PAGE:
Prime Minister David Cameron gives London Mayor Boris Johnson a political role in government but stops short of giving him a ministerial portfolio in his cabinet reshuffle.
DOWNING STREET, WESTMINSTER, LONDON (MAY 11, 2015) (UK POOL) – British Prime Minister David Cameron continued with his cabinet reshuffle on Monday (May 11) by giving Mayor of London Boris Johnson a political rather than ministerial role in his government.
Cameron announced on Twitter that Johnson, widely seen as his possible successor, would be attending his political cabinet adding: “As promised, he will devote his attention to his final year as Mayor of London”.
Johnson will not run a department and will not attend the regular weekly meetings of the full Cabinet while he continues his responsibilities as mayor of London until the end of his term in May 2016.
But there is little doubt in Westminster that the newly-elected MP for Uxbridge and South Ruislip will be elevated to the Cabinet in a reshuffle soon after that date.
Leaving his Islington home, Johnson said: “I’ve got to fulfil my mandate in London and… I’ve been pretty clear about that.”
“I’m absolutely thrilled that we’re going to have a… dynamic and confident government which I look forward to supporting in any way that I can, as Mayor of London,” he added.
The political cabinet is a meeting of the official cabinet with the addition of a few extra people, a spokesman for Cameron’s Downing Street office said.
Unlike the official cabinet it excludes politically neutral civil servants and the matters discussed are party political.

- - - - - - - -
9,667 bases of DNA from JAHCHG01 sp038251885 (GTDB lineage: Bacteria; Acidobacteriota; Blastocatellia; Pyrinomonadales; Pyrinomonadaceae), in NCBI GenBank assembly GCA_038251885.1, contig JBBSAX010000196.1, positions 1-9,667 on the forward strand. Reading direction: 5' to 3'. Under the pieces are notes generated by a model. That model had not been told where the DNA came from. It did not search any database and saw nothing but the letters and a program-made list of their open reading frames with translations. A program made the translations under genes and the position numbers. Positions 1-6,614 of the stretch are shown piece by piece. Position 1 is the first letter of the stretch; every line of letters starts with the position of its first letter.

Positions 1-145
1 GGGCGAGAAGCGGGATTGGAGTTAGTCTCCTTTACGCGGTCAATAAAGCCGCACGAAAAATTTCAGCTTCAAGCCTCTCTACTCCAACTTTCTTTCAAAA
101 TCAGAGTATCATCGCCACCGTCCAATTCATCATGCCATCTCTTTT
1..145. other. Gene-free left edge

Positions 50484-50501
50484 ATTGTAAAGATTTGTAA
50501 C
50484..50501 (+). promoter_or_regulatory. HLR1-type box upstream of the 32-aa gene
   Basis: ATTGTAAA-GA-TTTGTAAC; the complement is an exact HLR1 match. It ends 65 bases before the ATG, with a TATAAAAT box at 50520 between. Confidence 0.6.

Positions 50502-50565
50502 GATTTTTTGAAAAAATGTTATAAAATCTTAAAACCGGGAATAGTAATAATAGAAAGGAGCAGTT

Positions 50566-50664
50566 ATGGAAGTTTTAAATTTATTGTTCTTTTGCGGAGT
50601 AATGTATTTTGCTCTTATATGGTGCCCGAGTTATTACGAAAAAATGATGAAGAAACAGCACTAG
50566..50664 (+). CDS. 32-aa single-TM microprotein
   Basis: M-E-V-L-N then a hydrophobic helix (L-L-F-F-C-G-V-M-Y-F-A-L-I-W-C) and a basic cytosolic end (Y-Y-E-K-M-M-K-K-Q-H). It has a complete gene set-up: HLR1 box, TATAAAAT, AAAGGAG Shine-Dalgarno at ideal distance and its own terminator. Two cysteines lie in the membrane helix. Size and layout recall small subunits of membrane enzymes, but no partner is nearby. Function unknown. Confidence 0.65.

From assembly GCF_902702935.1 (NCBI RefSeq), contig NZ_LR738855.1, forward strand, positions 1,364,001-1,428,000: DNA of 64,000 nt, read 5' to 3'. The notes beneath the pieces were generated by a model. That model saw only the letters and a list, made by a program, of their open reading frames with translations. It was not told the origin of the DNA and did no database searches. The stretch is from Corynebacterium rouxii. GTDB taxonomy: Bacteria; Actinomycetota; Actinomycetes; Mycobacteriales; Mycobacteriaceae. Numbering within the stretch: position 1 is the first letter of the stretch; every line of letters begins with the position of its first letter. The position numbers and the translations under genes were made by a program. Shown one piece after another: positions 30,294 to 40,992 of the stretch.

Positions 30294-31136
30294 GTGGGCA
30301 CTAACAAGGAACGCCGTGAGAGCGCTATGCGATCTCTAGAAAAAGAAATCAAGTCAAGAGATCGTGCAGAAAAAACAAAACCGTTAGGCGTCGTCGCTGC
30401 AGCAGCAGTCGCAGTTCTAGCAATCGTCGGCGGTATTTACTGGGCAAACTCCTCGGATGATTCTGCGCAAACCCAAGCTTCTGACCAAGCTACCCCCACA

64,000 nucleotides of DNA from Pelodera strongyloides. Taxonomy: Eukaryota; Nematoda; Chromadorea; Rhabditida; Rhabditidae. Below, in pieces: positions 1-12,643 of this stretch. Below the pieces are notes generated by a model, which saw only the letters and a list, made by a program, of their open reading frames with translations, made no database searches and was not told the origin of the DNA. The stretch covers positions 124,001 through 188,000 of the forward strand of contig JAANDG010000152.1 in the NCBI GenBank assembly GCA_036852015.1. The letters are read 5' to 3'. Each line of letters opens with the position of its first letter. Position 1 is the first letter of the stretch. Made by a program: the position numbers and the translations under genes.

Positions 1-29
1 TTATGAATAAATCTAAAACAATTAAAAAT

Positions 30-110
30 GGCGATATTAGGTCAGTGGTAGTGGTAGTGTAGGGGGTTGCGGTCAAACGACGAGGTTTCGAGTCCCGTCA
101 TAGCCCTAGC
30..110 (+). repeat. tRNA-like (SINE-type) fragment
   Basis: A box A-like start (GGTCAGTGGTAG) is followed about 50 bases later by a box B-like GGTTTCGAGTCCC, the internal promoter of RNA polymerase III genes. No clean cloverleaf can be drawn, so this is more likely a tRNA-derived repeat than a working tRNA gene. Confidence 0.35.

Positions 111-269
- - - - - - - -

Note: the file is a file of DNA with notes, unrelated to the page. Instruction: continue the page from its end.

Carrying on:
Other appointments also announced on the social media website on Monday were Robert Halfon as Deputy Chairman of the Conservative Party, John Whittingdale as the Secretary of State for Culture, Media and Sport and Priti Patel as Minister of State for Employment at the Department for Work and Pensions.
Amber Rudd has been appointed Secretary of State for Energy and Climate Change and Sajid Javid is the new Secretary of State for Business.
After making the appointments, the Prime Minister travelled to the Palace of Westminster to begin his second term as Prime Minister following his election victory last week.
Cameron won an outright majority in Thursday’s (May 7) parliamentary election with 12 seats more than all the other parties combined, freeing him to ditch his previous Liberal Democrat coalition partners and govern alone.
He has promised to renegotiate the country’s relationship with the EU and then call a referendum by 2017 on whether to stay or leave, a decision with far-reaching implications for trade, investment and Britain’s place in the world.